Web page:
Authorities Blame Winter Storm for Multiple Collisions

by | Jan 10, 2022 | Car Accidents, Injuries

Freeways in Fayette County resembled demolition derbies as authorities responded to approximately eighty-three car crashes during a winter storm that hit shortly after Epiphany 2022.

Portions of Interstates 75 and 71 were the hardest hit. These roads were partially shut down for several hours. Several other states, including Tennessee, were crippeld as well. Governor Andy Beshear asked Kentuckians to avoid non-essential travel. Lexington Mayor Linda Gorton also urged people to stay home if possible.

At least a dozen people were seriously injured in the Kentucky car wrecks.

Duty of Care

Winter, spring, summer, or fall, non-commercial motorists in Kentucky usually have a duty of reasonable care. Many people act like they are alone on the road when they get behind the wheel. If these people don’t cause accidents, this attitude is only annoying. If they cause accidents, that’s different.

No state or national legislature created the duty of care. Instead, courts developed it through case law over a period of many years. 1932’s Donoghue v. Stevenson is perhaps the pre-eminent, pre-duty of care negligence case.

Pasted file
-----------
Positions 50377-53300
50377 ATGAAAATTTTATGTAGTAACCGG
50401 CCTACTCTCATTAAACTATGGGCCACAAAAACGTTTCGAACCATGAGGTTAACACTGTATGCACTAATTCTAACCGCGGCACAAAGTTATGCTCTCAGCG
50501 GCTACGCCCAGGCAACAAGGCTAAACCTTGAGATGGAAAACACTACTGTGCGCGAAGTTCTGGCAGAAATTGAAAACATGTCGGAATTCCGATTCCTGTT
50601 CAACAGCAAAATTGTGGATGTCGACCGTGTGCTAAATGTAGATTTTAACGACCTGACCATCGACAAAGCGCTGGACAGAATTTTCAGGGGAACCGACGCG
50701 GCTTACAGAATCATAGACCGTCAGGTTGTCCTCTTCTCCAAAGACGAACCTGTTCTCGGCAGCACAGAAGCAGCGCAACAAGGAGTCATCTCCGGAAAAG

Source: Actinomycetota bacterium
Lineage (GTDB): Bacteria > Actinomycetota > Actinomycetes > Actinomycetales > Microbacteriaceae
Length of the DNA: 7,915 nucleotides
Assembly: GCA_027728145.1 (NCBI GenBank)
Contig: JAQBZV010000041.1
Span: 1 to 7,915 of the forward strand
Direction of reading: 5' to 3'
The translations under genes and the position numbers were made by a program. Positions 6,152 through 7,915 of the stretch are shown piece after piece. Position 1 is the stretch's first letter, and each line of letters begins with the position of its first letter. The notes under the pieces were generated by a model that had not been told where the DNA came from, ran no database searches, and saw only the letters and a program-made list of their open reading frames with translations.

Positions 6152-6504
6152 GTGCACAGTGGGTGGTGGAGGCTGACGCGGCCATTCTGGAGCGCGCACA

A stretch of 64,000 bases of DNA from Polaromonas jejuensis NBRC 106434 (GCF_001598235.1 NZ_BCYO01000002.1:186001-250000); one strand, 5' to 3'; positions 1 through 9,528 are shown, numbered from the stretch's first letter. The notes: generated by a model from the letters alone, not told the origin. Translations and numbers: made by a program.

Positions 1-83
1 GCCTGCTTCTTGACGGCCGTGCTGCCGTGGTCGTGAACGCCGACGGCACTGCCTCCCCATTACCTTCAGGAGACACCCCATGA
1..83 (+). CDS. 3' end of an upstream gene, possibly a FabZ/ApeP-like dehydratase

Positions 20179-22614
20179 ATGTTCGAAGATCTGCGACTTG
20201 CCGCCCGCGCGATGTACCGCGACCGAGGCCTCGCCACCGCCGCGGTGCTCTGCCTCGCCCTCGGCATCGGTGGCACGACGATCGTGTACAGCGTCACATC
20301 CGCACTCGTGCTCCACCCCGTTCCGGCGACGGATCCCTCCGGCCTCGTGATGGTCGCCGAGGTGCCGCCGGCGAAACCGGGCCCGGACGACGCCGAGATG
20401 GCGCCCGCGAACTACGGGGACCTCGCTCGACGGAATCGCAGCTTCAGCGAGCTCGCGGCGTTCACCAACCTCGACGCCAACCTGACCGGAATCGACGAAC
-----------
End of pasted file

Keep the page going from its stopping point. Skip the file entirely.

A woman was enjoying a desert of ginger beer poured over ice cream. That concoction doesn’t sound very appetizing, but apparently it was quite popular back in the day. Anyway, unbeknownst to Ms. Donoghue, a dead snail was in the bottom of a beer bottle. According to the record, “the nauseating sight of the snail in said circumstances” as well as “the noxious condition of the said snail tainted ginger beer” caused “shock and illness.” 

In the 1920s, when this case originally went to court, victims like Ms. Donoghue usually filed contract claims. But her friend bought the beer for her, so there was no contract between her and the bottler. So, she sued Mr. Stevenson, the beer bottler, alleging the relatively-novel concept that he had a duty “to provide a system of working his business that was safe, and would not allow snails to get into his ginger beer bottles (including the said bottle).”

The court eventually agreed with her. As a way of establishing the appropriate duty of care, the court articulated the neighbour principle. “You must take reasonable care to avoid acts or omissions which you can reasonably foresee would be likely to injure your neighbour.” An individual’s neighbors, according to the court, are “persons who are so closely and directly affected by my act that I ought reasonably to have them in contemplation as being so affected when I am directing my mind to the acts or omissions which are called in question.”

Uber drivers, truck drivers, and other commercial operators usually have a higher duty of care in Kentucky. Driving defensively is not enough. These motorists must take affirmative steps to avoid wrecks. For example, when environmental conditions are bad, non-commercial motorists have a duty to slow down and be more careful. Arguably, commercial motorists have a duty to wait until conditions improve before they hit the road.

Kinds of Negligence in Car Crash Claims

Negligence, or a lack of care, comes in many forms. Usually, it happens in one of the following scenarios.

Environmental